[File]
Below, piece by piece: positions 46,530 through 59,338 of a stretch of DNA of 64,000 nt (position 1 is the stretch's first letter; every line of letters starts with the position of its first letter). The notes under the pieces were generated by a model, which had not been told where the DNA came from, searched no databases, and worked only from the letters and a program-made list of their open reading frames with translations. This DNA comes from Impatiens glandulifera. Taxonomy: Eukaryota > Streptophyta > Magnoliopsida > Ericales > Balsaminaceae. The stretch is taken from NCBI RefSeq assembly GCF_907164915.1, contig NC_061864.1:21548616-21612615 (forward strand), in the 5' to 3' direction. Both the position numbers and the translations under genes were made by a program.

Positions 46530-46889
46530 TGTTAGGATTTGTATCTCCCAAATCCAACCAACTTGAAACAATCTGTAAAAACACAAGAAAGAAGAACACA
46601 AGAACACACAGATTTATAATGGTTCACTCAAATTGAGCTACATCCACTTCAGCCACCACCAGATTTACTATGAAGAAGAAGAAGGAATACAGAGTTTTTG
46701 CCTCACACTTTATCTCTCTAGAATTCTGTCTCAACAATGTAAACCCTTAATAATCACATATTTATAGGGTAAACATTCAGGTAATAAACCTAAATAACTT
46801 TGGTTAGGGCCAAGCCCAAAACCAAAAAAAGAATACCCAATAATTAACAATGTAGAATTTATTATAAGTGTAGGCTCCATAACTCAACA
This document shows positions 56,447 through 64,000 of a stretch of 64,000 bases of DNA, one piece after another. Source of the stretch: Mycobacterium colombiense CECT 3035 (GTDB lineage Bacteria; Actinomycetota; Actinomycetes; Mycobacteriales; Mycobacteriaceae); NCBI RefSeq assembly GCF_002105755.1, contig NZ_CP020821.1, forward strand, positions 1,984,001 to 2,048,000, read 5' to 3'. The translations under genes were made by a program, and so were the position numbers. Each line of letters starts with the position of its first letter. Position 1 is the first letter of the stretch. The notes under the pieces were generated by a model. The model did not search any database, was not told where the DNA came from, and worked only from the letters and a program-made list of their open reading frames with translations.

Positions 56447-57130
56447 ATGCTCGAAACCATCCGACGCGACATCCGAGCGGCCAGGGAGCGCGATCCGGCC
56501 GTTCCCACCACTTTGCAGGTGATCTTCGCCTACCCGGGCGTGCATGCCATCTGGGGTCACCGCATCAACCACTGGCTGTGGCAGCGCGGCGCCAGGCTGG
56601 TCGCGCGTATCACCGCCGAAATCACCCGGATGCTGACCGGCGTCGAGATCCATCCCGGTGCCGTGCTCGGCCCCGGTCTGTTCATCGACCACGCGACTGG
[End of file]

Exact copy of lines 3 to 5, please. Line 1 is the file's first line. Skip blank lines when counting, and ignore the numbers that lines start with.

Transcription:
46530 TGTTAGGATTTGTATCTCCCAAATCCAACCAACTTGAAACAATCTGTAAAAACACAAGAAAGAAGAACACA
46601 AGAACACACAGATTTATAATGGTTCACTCAAATTGAGCTACATCCACTTCAGCCACCACCAGATTTACTATGAAGAAGAAGAAGGAATACAGAGTTTTTG
46701 CCTCACACTTTATCTCTCTAGAATTCTGTCTCAACAATGTAAACCCTTAATAATCACATATTTATAGGGTAAACATTCAGGTAATAAACCTAAATAACTT